President Biden criticized news coverage of the U.S. economy as he faces growing backlash from voters over his handling of inflation.
In brief remarks Saturday before boarding the presidential helicopter, Biden expressed confidence in the economy and ripped the reporters for the way it has been portrayed.
“All good. Take a look. Start reporting it the right way,” Biden said when asked about his economic outlook for 2024,” according to a transcript released Sunday by the White House.
Biden’s criticism is the lastest flash of frustration from the president over how Americans view the U.S. economy.
The economy has roared back from the COVID-19 recession under Biden, who enacted trillions of dollars of economic relief and investments shortly after taking office in 2021.
The U.S. unemployment rate was just 3.7 percent in November — barely above the pre-pandemic level of 3.5 percent, which was a five-decade low. Annual inflation has also fallen sharply from a peak of 9.1 percent in June 2022 to 3.1 percent in November, and the economy has defied widespread predictions of a recession.
Even so, Biden’s standing with voters has fallen throughout the year as they become increasingly frustrated with the economy under his leadership.
Biden’s approval rating fell to a record low of 34 percent in a Monmouth University poll released last week, with nearly 70 percent of respondents disappoving of his handling of inflation.
More than half of respondents also disapproved of Biden’s record on jobs, even as he presides over a historically strong labor market.
Biden and his Democratic allies have largely blamed the media and Republican critics for skewing the public’s views on the economy by exaggerating recession fears and waiving off record-setting job growth.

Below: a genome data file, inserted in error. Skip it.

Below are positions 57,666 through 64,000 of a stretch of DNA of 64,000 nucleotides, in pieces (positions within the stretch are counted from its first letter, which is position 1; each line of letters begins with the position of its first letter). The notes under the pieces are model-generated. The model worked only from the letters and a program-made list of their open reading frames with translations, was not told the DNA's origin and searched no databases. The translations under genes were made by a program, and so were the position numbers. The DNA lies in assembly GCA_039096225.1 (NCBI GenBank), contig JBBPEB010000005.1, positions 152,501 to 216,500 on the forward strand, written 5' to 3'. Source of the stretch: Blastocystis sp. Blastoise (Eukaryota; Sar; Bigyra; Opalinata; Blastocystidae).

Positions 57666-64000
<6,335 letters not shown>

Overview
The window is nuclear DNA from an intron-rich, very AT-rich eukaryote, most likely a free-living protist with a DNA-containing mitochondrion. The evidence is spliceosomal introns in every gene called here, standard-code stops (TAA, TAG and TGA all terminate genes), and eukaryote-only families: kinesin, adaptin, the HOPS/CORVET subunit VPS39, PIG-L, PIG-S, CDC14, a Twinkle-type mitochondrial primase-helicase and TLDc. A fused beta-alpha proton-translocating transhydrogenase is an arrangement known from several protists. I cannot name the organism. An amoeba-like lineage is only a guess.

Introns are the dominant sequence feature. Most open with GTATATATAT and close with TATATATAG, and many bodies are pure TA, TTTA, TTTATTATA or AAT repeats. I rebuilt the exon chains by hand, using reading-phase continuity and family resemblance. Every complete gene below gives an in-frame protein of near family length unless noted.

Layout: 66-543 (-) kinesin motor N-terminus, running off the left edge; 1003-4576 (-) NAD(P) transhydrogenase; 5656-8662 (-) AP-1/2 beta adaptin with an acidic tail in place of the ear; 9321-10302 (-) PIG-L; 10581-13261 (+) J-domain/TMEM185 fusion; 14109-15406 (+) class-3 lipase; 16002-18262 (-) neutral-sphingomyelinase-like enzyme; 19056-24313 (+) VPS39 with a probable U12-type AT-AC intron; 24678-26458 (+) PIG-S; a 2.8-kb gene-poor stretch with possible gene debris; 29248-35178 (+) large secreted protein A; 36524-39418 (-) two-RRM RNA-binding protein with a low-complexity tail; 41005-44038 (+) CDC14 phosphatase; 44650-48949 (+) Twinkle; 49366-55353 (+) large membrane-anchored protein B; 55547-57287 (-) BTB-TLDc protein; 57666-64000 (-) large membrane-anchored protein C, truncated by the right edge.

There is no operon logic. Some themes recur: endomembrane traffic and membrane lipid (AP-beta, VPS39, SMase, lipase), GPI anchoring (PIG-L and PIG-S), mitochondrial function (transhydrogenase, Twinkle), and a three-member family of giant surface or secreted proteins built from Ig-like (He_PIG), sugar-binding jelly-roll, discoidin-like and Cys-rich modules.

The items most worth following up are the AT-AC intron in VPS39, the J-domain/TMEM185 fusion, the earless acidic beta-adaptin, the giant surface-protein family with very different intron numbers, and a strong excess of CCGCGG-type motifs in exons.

After the monthly jobs report for September far exceeded economists’ expectations, Biden ripped reporters — ”not the happiest people in the world,” he said — for hyperfixating on inflation and recession speculation.
The Biden administration and campaign have sought to highlight the resilience of the economy and gain an edge on the issue over former President Trump, who presided over three years of low unemployment and low inflation before the COVID-19 pandemic claimed 21 million jobs.
But economic experts have warned that Biden and his team must also be sensitive to the myriad ways Americans are still suffering from the economic scars of the pandemic.
Inflation, while much slower now, is continuing to boost the costs of goods and services that already skyrocketed in price over the three years. Pandemic stimulus and restrictions also fueled a surge in home prices and rents, deepening an affordable housing crisis that began long before COVID-19.
Many voters are also struggling with the long-term changes to their jobs and industries caused by COVID-19, along with the lapse of economic relief programs that temporarily lifted millions of Americans out of poverty.
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